Another component many reviewers are picking up on is the importance of community. There is a powerful representation of people coming together, not just the faith community but the community as a whole. Of course we see the faith community praying, but not just praying, they are actively involved in the search for Joe. When the characters realize what is really important, we see behaviors and actions also change. The representation is so powerful on screen that this may be one of the best marketing tools the community of Carroll County, Georgia could have ever hoped for. There are the positives of living in a real community, where people genuinely love and care for their neighbors. The call for communities to come back to this point of life where we know and care for our neighbors isn’t lost on me. It inspires me to get to know my neighbors and will likely do the same for others.
Outside of a few issues with the small children in their roles, and a few times it felt like some of the cast was reading lines as opposed to acting, this is a very good film. I was inspired, and even though I watched it with another guy, couldn’t help but wipe away a few tears at times. I also enjoyed the special features on the DVD and the technical quality of the film. While not in High Definition Blu-Ray the transfer is exceptional and appears like a Blu-Ray high resolution film. It is even better than a lot of Blu-Ray films I have seen. I was also impressed with the 2 special features, one a documentary style making of feature which had interviews with several of the cast and the real life characters they played. The emotions of the real characters are quite moving. I also appreciated the feature with the sit down discussions of the real life characters, Randy and Christal Simpkins alongside the actors playing their parts in the film.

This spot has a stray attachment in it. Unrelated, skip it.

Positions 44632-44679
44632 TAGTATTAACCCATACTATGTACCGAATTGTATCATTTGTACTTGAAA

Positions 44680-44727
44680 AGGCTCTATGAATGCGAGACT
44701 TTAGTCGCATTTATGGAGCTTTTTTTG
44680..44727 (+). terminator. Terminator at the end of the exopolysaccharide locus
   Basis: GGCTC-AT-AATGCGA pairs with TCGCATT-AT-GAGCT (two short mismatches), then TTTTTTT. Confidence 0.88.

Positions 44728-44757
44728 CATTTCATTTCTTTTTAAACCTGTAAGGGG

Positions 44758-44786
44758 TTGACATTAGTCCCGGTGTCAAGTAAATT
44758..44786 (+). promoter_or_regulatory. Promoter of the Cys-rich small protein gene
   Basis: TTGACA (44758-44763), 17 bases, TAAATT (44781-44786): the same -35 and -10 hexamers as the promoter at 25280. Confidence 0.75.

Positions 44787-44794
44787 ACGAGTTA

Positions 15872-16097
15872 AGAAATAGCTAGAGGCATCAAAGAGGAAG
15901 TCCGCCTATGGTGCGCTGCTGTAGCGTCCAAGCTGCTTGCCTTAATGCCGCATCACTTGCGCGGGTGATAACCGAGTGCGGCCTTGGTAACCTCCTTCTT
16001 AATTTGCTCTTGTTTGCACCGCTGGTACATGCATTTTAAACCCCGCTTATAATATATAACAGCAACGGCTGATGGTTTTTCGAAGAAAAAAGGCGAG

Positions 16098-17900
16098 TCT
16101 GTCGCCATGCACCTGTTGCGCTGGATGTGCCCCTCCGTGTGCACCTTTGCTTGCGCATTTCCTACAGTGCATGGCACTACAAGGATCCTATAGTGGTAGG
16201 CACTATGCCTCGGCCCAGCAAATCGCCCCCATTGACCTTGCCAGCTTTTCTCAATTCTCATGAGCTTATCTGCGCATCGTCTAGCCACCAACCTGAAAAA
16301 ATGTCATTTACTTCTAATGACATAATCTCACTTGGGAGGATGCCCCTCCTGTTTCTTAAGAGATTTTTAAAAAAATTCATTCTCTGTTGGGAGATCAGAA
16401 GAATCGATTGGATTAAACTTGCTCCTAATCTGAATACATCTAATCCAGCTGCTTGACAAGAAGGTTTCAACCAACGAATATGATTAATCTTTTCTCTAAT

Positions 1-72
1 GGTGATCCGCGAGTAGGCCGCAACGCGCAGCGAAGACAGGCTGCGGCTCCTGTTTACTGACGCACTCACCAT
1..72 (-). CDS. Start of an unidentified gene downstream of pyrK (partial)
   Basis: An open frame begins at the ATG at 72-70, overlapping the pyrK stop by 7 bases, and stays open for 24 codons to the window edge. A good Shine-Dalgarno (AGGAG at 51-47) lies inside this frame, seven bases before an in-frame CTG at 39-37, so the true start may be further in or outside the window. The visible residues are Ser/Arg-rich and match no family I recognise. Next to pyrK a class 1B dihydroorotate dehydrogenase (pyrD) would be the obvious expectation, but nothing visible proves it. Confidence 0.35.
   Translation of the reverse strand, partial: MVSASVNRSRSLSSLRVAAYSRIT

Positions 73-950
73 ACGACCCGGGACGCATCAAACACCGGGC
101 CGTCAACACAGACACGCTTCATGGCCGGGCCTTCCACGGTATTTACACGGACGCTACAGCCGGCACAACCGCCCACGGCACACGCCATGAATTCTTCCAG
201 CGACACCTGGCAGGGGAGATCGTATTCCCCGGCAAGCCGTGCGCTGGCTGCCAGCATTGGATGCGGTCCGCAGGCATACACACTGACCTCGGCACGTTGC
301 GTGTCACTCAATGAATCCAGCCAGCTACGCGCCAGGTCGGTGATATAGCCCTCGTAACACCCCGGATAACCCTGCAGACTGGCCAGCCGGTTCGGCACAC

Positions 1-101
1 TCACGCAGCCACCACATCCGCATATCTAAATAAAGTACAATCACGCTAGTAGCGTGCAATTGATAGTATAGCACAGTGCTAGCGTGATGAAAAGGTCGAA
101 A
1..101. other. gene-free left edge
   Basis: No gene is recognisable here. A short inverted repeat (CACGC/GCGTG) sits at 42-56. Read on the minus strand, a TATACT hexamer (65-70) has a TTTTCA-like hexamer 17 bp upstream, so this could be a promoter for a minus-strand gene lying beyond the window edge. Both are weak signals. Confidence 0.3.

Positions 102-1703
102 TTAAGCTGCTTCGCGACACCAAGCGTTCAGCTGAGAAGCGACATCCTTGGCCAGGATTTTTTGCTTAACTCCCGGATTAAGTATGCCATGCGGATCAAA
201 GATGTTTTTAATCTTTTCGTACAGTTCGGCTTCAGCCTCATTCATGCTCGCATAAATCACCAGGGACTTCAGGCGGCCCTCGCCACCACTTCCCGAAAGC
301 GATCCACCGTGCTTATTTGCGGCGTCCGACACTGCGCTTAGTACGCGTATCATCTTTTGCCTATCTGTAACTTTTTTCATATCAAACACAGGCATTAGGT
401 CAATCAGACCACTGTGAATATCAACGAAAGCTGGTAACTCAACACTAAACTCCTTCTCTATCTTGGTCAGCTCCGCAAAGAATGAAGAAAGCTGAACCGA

There is some really bad movies out there, a lot of those are making it to DVD either due to them being a direct to DVD release or a poor theatrical run. This movie deserved a better theatrical run than it had and is a hidden gem of a movie. Not only people of faith will enjoy this, but all audiences will be inspired by this remarkable story. While it is nice to be inspired, it is even nicer to be inspired by something the makers of this film obviously believed in, it is evidenced with not just the story, but the quality of how they told the story. If looking for an uplifting movie, you can’t go wrong with The Way Home.